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Command Line ArgumentsWhen you create command line programs, you need to understand named parameters and the values that are sent to functions. With any function, you have a number of various parameters. For instance, you can have a function named “greet” that takes in a string, which is an array of characters. The following is an example of such a greet function:

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function greet(string input)

You can have an “add” function that takes in two integer values. You separate each of your values with a comma. The following is an example of an add function:

function add(int x, int y)

Now, when you want to call these two functions, you use the function name with the required variables. You must pass the required values or the call will fail. For instance, if you want to call the add function, you provide to values. In this example, a call with the values 100 and 3 are used:

add(100, 3)

You can also pass other variables that contain the values you want to pass. For instance, the following code declares two integers and passes those integers to the add function:

int n1 = 100;
int n2 = 3;
add(n1, n2);

It does not matter what you name the past values. As long as the values are placed in the proper order, you properly pass the values, which in this case is 100 and 3.

Some functions actually return values. The returned value can then be assigned to an additional variable. You can also assign the returned function value to an existing variable. For instance, consider the following code:

int n1 = 100;
int n2 = 3;
n1 = add(n1, n2);

The function add runs and passes the values 100 and 3. The two numbers are added and assigned to n1. N1’s value is replaced from 100 to 103.

The best way to illustrate this example is to type the code into your own project and run it for yourself. Set a breakpoint at your variable declarations and then step through the code. Notice that n1 retains its value until the add function is executed. The add function executes and then returns the two added values and assigns the new value to the existing n1 variable.

There is also the concept of scope. When you declare a variable in a function, its value is only available within that function. You can declare the same variable in one function as another, and neither one will affect the other. When you pass the variable in a function, you pass only the value not the actual variable. You can think of the values and the variables as detached when you pass the variables in a function. The variable values are copied, sent to the function and then sent back as another copy.

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Conversely, you can also pass variables by reference. Passing a variable by reference passes the actual variable memory location. Instead of passing a copy, you pass the “real” value stored in memory. When you change the value in a subsequent function, because you are dealing with physical memory space, you change the variable’s value throughout the entire code. You not only change the variable’s value in the function, the statement that calls the function also changes (if the variable is used). In the C language, this is called a pointer. In other languages, you set your variable when passing it to “by reference.”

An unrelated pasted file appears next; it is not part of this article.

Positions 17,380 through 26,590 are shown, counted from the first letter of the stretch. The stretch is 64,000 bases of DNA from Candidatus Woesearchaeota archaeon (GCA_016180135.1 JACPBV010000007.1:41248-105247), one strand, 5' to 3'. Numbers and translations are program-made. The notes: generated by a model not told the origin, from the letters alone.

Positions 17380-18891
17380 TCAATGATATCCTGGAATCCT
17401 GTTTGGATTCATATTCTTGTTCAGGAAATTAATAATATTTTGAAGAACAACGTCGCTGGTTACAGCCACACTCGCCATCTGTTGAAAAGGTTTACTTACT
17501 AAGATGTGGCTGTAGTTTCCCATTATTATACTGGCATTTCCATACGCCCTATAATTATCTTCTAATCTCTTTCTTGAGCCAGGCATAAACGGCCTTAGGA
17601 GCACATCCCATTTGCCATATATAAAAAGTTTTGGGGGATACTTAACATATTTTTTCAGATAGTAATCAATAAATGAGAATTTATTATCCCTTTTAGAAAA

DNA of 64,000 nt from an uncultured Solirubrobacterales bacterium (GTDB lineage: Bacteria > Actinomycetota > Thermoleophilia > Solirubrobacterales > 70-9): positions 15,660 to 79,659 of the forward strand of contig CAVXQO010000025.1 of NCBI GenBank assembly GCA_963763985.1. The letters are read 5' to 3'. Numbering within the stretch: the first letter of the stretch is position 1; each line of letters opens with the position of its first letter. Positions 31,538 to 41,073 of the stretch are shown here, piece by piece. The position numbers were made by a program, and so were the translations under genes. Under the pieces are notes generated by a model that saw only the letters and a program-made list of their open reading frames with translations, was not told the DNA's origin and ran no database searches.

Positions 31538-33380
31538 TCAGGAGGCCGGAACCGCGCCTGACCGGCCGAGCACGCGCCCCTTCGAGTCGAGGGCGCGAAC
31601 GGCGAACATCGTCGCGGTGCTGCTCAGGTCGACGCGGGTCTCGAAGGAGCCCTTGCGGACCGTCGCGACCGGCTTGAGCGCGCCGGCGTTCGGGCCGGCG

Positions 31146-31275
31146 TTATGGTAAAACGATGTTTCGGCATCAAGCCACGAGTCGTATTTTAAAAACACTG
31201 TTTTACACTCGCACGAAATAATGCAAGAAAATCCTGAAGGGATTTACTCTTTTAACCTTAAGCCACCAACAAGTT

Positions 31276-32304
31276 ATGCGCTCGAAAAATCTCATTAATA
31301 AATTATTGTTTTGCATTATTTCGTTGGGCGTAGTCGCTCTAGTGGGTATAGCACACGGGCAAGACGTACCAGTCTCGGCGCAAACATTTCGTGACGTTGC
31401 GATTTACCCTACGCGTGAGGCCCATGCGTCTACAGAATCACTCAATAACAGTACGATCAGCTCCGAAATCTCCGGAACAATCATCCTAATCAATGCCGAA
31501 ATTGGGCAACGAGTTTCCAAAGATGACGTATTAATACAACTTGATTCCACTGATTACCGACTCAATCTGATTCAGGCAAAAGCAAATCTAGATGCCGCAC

In other words, in the above example, if you pass the n1 variable by reference, any changes made to that variable would be reflected in other areas of your code as well. If you call the n1 variable in any other part of your code, the value changes made in the function would also change the value outside of the function.

The best way to view this process is to change your function to pass by reference, and then step through your code in the debugger. As you step through the code, press F11 to step into the add function. As you change the n1 variable, go back to the calling function and take note of the new value. Again, this change is because you actually pass the memory address to the function. As you know, when you change a value in memory, it’s a physical change and not just a copy of your variable’s value.

This is a basic overview of functions and passing variables by value and by reference. Understanding functions, memory references and passing values help you better understand how your code works as it’s executed by the debugger.

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Page Last Updated: April 2014

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